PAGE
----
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Sep 29th
Home Sections Health and Medicine Common-sense Tips for Avoiding Heat Stroke
Common-sense Tips for Avoiding Heat Stroke PDF Print E-mail
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Sections - Health and Medicine
Monday, 20 August 2007 08:42
The News UpFront: ~ Rising temperatures can put some people at increased health risk, according to the American Heart Association. Here, it offers common-sense tips on how to avoid heat exhaustion or heat stroke.


Common Sense Tips to Avoid Heat Stroke

By the American Heart Association

SAN DIEGO - Strenuous physical activity, even running errands, leads to heat-related illness and can turn deadly, says the American Heart Association in an advisory sent to the Philippine Village Voice.

It is especially important that people with heart problems take it easy this time of year because high temperatures can leave you dehydrated in a matter of minutes – increasing risk of heat exhaustion or heat stroke.

If you’re out in the heat and begin to feel dizzy, nauseated or thirsty; or if you develop a headache, stop and find a cooler place to sit down and drink some water.

Heat and humidity interfere with the body’s natural cooling process. The heart is trying to deliver blood and oxygen to your working muscles at the same time your body is trying to cool off by sweating. If you sweat too much, you lose important body fluids.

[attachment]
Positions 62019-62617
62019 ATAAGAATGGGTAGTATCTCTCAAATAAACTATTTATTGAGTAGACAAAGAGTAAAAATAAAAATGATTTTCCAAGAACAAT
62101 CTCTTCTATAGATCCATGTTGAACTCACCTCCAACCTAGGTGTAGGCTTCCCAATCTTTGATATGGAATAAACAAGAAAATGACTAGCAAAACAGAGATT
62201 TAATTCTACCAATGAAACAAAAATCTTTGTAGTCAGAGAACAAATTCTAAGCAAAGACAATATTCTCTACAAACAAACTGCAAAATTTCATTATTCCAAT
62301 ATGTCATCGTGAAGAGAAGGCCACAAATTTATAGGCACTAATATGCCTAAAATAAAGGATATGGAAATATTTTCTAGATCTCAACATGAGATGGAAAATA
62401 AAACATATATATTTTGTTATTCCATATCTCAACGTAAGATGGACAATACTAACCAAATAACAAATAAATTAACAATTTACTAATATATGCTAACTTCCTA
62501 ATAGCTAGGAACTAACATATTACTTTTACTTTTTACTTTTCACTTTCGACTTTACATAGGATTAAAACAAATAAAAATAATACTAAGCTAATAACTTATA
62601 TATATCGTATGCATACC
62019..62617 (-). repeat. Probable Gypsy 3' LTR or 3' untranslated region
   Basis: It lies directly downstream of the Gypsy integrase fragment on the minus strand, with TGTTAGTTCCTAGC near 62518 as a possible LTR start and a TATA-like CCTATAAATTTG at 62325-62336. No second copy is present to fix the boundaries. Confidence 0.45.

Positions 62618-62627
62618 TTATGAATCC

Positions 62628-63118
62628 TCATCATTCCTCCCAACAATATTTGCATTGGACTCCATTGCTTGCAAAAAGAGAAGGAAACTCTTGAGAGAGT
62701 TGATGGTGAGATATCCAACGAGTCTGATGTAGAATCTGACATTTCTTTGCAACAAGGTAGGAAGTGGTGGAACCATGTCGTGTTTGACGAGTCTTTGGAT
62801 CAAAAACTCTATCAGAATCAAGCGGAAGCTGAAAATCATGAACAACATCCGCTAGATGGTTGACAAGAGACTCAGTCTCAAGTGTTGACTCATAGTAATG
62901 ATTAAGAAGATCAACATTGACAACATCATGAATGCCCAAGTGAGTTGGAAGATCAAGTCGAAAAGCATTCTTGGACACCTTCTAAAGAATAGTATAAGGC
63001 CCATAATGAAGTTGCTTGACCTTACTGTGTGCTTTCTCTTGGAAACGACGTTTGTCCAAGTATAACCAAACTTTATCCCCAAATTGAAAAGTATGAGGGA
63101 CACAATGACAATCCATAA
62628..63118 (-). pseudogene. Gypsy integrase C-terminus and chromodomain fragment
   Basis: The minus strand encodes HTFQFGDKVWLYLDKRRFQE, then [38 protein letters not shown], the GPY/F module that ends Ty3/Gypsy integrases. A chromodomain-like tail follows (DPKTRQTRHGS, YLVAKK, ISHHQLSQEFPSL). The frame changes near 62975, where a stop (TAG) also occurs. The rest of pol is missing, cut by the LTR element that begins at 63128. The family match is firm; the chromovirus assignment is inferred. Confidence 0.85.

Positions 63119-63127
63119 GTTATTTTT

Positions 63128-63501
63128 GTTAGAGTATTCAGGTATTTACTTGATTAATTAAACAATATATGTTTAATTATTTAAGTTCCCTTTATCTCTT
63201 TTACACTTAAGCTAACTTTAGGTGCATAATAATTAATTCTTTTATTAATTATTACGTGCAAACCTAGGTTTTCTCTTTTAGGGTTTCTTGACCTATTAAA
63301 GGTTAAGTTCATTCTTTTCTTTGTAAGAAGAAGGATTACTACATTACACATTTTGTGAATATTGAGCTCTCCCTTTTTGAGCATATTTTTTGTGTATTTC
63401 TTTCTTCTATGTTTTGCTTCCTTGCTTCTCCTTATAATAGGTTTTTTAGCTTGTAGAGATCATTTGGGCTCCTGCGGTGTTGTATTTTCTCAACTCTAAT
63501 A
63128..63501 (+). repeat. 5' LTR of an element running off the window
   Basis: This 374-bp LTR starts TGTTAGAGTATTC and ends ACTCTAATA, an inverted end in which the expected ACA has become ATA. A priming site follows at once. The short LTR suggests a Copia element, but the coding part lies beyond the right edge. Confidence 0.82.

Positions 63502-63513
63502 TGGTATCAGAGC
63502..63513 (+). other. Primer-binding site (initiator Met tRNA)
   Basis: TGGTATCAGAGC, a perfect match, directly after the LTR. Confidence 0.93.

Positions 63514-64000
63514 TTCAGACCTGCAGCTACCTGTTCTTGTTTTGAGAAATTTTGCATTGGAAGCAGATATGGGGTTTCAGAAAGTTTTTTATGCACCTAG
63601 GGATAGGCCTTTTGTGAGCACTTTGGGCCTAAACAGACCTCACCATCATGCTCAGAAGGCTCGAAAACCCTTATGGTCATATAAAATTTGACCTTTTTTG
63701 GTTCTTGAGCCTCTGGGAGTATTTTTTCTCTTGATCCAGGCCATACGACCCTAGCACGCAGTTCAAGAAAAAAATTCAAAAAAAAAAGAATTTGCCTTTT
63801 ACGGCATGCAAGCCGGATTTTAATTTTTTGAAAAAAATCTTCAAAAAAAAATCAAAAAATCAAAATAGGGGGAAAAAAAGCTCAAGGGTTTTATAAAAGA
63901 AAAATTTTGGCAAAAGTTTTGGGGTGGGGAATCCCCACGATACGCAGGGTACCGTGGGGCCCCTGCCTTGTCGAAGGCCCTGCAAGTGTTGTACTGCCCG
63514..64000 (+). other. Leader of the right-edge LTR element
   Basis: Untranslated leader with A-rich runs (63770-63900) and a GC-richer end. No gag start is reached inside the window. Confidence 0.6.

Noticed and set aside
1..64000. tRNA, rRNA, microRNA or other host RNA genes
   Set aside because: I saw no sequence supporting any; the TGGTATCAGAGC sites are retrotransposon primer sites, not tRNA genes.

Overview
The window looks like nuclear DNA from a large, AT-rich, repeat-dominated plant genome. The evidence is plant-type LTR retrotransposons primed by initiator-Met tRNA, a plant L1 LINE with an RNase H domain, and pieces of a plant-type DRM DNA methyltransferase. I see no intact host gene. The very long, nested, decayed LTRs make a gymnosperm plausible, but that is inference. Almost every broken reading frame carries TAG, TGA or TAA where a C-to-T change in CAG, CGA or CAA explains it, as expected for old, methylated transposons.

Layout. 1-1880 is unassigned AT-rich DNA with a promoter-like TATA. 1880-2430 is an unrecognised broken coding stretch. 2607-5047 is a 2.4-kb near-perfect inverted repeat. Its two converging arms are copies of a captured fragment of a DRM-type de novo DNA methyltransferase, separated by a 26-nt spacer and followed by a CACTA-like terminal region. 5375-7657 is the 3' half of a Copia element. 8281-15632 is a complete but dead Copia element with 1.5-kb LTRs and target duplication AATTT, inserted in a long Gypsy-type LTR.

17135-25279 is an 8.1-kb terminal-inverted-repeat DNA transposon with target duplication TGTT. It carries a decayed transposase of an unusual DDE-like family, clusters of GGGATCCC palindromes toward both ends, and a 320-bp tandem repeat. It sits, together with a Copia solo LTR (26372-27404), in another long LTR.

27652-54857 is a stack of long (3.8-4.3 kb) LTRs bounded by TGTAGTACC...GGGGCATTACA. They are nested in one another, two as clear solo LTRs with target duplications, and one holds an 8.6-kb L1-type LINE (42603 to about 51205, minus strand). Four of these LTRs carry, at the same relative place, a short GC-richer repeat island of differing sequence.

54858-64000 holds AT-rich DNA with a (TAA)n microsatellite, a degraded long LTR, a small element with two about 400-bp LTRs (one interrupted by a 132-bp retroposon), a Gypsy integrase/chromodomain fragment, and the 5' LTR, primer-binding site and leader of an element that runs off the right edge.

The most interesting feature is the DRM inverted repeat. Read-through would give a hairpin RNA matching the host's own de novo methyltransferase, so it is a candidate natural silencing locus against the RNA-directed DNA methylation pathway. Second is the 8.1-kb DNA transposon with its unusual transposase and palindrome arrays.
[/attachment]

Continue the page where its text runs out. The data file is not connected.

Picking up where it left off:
Then, your heart has to pump even harder to get the smaller volume of blood distributed to your working muscles, skin and the other body parts. Extreme fluid loss can lead to brain and heart damage.

Plan your activities for the cooler part of the day such as early morning or late evening. Drink a cup of water before going out in the heat. People who are active for periods longer than 30 minutes should drink six to eight ounces of water (about a cup) every 10 to 15 minutes.

A good way to monitor your body fluid level is to weigh yourself every morning. If your weight is two or more pounds lower than usual in the morning, you may be dehydrated and need to drink more water before doing any vigorous physical activity. Remember, you may have lost weight as water, but not as fat.

The risk of dehydration increases when the humidity is above 70 percent and the temperature is greater than 70 degrees Fahrenheit.

It’s important to recognize the symptoms of heat exhaustion, which can quickly lead to heat stroke, a potentially fatal condition.

Heat exhaustion symptoms: sweating; cold, clammy skin; dizziness; a rapid pulse; throbbing pressure in your head; chills; flushed appearance; and nausea.

Symptoms of heat stroke: warm, dry skin with no sweating or heavy sweating; cold, clammy skin; low blood pressure; confusion and/or unconsciousness. High fever, a slow pulse and ashen or gray skin are other telltale signs.

Get emergency medical help if you experience heat stroke or recognize the symptoms in others. Visit to learn more.


A community service of San Diego's Philippine Village Voice ( or at 619.265.0611) for the information and better understanding of the public.

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Last Updated on Thursday, 30 August 2007 00:25

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